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It’s lonely at the top

So, I’ve been thinking about the ways that I may treat myself as special or different from other people. In RO DBT, we sometimes call this the enigma predicament, i.e., “I am not like other people” (see Lynch 2018, pg. 318 of the RO DBT Textbook and the webinar ‘The Enigma Predicament’, Level 2 of the Blended learning program).

  • “Normal expectations for behavior do not apply to me because of my exceptional pain and suffering”.
  • “I don’t need to conform to what society expects—because, unlike most other people. I am capable of creating my own rules”.

One aspect of seeing ourselves as different is having an expectation for different or special treatment. Just for fun we could think about this as our little princess (or prince) persona. There is a dialectic here: in some ways we are each unique. We may have different struggles, genetic factors, responsibilities, and past experiences, and yet at the same time we all are the same in sharing the bond of humanity. We all have current struggles, we are all trying to move forward from past painful experiences, we all have genetics we can’t change, and we all have current jobs we need to get done. So, I suppose for myself it’s not about denying our individual experiences, but rather about noticing times when we are emphasizing being “unique” in situations where it doesn’t fit or isn’t helpful. On face value, considering ourselves as special seems nice, but it doesn’t consider that it may mean that we are separating ourselves from the tribe and as the song by Randy Newman goes, “it’s lonely at the top”.

To practice some openness around this RO concept, I have started to notice small moments when I feel like I deserve something or am considering myself special and have asked myself “Am I truly owed this?” Here are some moments that I noticed that I may be expecting different treatment (and the emotional or relationship consequences that resulted):

  • So, I’m in the grocery store and the line is moving very slowly. I start to feel very impatient and have a sense of urgency. I notice this sense of frustration that this is “wasting my time” and I have important things to do (like returning client phone calls). I like to think of this as “helper entitlement.” If it was to talk it may say something like “don’t you see I’m very important in helping others and you should cater to my timeline.” Eeek. I didn’t even think about how the mom with several children in front of me probably also has an important timeline to keep.
  • I pull up to the building, and the parking spot I usually use is taken. I groan and roll my eyes thinking “who are all these people taking my spot?” (despite the fact it’s not actually legally mine). Whoops. I notice leaning into some self pity about my (truthfully pretty short) walk to the building. This one was interesting because I noticed some feelings of deserving it because it’s what I normally do. If this entitlement was to talk it may say, “Can’t you see I deserve this because it’s my routine.”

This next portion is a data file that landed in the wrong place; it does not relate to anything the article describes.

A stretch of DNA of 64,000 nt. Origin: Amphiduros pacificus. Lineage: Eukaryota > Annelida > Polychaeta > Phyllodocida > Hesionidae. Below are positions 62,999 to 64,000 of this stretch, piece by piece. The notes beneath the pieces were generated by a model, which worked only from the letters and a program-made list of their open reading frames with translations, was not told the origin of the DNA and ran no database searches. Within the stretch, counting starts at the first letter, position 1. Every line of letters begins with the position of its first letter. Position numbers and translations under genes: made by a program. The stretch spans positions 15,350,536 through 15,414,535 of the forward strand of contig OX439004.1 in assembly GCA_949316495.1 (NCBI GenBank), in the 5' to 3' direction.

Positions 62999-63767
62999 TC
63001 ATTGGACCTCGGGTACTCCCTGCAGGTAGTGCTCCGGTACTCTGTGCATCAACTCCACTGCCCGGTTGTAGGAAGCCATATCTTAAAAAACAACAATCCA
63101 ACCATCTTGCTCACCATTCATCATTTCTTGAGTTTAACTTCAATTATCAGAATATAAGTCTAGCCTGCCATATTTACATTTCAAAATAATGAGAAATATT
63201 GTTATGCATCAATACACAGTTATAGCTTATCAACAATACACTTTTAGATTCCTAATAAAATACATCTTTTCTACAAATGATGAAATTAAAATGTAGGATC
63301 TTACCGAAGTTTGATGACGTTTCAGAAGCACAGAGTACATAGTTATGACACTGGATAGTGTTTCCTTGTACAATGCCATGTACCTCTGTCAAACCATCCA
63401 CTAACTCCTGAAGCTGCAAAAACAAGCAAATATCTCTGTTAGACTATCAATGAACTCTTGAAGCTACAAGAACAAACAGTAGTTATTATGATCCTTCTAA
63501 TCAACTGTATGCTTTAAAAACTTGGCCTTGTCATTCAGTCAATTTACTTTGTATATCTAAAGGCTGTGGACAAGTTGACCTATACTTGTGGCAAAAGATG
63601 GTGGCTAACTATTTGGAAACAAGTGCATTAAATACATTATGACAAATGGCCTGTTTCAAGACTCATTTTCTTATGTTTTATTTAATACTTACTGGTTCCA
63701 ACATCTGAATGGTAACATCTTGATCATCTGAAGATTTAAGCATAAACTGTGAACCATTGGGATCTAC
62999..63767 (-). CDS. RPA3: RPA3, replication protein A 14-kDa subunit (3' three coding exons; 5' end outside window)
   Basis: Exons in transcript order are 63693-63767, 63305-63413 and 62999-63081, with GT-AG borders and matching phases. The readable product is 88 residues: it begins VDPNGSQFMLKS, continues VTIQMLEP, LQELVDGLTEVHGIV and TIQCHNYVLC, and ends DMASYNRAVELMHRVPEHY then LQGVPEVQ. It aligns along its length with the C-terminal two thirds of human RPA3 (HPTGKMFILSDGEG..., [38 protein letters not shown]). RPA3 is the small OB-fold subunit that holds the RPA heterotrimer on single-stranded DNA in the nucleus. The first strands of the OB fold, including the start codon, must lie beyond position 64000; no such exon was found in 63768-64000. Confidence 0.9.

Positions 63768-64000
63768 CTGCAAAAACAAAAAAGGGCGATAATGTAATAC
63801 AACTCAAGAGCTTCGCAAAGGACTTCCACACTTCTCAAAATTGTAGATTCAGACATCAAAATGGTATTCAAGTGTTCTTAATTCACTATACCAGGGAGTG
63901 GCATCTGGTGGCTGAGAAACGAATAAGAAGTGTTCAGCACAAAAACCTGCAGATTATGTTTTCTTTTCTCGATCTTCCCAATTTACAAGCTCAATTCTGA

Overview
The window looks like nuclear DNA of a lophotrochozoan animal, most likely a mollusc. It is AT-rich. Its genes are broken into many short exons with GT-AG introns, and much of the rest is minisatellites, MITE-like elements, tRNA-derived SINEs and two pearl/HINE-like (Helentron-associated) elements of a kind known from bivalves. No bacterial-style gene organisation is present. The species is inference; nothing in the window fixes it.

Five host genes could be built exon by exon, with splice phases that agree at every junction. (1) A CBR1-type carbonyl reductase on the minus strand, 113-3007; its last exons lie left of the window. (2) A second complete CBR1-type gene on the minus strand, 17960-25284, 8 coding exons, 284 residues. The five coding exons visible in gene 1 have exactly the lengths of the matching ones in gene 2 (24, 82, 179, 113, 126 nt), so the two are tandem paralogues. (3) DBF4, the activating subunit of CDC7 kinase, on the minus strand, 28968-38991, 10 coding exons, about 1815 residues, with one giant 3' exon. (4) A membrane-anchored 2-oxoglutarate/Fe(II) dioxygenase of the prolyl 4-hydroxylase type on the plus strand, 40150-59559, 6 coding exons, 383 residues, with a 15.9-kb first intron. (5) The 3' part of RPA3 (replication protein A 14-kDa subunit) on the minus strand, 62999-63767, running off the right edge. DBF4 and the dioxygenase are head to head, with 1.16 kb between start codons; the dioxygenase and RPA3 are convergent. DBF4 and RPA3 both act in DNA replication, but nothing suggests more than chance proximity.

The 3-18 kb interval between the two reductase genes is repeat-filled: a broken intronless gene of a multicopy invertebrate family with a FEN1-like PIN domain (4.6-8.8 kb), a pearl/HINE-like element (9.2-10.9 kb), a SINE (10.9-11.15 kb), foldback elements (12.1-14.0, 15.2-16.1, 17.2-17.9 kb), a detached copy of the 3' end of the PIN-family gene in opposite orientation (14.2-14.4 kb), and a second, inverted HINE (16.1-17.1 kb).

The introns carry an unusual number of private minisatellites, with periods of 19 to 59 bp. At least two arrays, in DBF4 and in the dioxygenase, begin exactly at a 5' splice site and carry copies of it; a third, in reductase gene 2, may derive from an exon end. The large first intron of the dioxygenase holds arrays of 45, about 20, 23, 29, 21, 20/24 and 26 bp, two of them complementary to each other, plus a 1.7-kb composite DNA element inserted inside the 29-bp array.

• I walk into the phone store to change my service plan and ask if they can break the rules for me due to a time crunch. They refuse and bluntly tell me to follow the proper steps. I notice the judgment “this is terrible customer service.” There is this feeling like it’s their job to make this process less painful for me. If this entitlement was to talk it may say, “Can’t you see that I am overwhelmed and deserve to be saved from this discomfort?”

What an embarrassing thing to admit. And yet, as I have practiced openly sharing (with embarrassment signals) these experiences with friends (#usingtheREVEALSskill), I have heard them share similar stories in response with self-effacing laughter. Turns out maybe I’m not alone. And the more open I have been, the more I have found that we can tease each other about it. In some ways, it’s a rejoining the tribe experience to admit that I want special treatment even when I am not owed it. Maybe I’m not so special, and there is some relief in that because it comes with the warmth and relaxation of connection and helps me to let go of the cloud of negative emotion from normal day-to-day frustrations.

If you’d like to experiment with this RO concept, practice noticing times that you treat yourself as special or different in contexts where it isn’t helpful or doesn’t fit. With open curiosity and perhaps even a little humility and humor we can admit to ourselves that maybe we are just part of the herd and slow down and enjoy the company.


About the Author: Jamie Martin, M.Ed. Ed.S. LPC

Jamie is a therapist that specializes in working with personality disorders in Greenville, South Carolina. She implements the evidenced based therapies of standard DBT and RO DBT to help those with too little or too much self control. She is passionate about learning to appreciate the benefits and challenges of each personality style.